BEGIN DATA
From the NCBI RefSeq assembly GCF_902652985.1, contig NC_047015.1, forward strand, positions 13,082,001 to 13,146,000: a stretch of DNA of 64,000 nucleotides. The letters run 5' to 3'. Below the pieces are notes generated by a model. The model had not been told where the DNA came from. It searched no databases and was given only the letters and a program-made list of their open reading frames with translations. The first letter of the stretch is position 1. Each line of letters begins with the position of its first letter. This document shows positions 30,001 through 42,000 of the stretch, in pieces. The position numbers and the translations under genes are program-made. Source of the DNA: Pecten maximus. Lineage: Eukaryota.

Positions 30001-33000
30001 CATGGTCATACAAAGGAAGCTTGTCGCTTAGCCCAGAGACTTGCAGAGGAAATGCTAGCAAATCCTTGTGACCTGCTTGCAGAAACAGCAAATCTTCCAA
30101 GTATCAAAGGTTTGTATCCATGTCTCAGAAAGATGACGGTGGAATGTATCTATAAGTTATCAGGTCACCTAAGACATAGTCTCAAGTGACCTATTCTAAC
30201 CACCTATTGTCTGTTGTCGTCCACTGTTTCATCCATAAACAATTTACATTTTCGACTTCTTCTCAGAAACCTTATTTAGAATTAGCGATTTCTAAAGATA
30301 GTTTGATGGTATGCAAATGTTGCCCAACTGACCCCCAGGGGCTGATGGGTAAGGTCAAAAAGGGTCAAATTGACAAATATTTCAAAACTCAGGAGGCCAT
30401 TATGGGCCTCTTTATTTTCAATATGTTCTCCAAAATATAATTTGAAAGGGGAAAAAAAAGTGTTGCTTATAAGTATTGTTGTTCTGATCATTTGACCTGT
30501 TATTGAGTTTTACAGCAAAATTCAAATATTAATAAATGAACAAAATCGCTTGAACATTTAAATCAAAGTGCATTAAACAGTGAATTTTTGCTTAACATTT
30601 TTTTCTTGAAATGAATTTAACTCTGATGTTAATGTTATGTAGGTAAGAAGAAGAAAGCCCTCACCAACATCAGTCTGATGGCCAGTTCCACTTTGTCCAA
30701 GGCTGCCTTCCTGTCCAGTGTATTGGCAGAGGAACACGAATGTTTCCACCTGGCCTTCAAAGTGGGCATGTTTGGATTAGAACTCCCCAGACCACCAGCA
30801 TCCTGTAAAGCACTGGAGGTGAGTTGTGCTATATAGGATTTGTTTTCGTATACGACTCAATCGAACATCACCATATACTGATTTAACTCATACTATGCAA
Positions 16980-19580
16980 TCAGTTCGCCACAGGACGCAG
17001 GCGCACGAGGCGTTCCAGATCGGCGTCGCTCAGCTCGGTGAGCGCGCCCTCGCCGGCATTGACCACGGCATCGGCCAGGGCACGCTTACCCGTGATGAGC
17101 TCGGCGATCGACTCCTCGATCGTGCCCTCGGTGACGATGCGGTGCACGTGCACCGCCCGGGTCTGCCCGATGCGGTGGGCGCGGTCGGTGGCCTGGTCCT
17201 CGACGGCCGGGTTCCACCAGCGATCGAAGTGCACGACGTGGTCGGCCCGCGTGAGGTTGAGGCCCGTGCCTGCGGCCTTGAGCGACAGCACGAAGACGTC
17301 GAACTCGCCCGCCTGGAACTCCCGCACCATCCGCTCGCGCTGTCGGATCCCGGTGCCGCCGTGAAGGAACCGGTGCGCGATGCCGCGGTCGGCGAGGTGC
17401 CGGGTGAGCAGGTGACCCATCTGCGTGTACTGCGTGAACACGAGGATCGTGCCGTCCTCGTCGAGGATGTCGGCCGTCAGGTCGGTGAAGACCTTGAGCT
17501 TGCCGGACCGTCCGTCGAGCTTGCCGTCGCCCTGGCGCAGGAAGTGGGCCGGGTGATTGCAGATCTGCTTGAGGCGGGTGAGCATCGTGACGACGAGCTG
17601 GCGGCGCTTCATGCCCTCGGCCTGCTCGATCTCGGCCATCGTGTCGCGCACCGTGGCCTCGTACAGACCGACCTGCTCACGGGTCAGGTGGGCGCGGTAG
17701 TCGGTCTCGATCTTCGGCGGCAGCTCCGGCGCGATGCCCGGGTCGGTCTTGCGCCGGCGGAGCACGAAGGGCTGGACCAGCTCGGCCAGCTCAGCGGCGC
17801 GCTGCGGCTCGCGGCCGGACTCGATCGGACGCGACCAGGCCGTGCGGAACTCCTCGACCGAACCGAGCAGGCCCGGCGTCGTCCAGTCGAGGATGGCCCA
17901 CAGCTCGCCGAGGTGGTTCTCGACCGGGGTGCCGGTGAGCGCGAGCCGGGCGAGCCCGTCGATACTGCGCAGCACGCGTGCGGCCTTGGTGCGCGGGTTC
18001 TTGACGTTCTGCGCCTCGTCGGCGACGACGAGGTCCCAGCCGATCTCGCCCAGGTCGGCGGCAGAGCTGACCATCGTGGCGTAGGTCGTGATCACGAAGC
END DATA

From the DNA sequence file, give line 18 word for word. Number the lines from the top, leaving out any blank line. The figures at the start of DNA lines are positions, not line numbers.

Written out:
17401 CGGGTGAGCAGGTGACCCATCTGCGTGTACTGCGTGAACACGAGGATCGTGCCGTCCTCGTCGAGGATGTCGGCCGTCAGGTCGGTGAAGACCTTGAGCT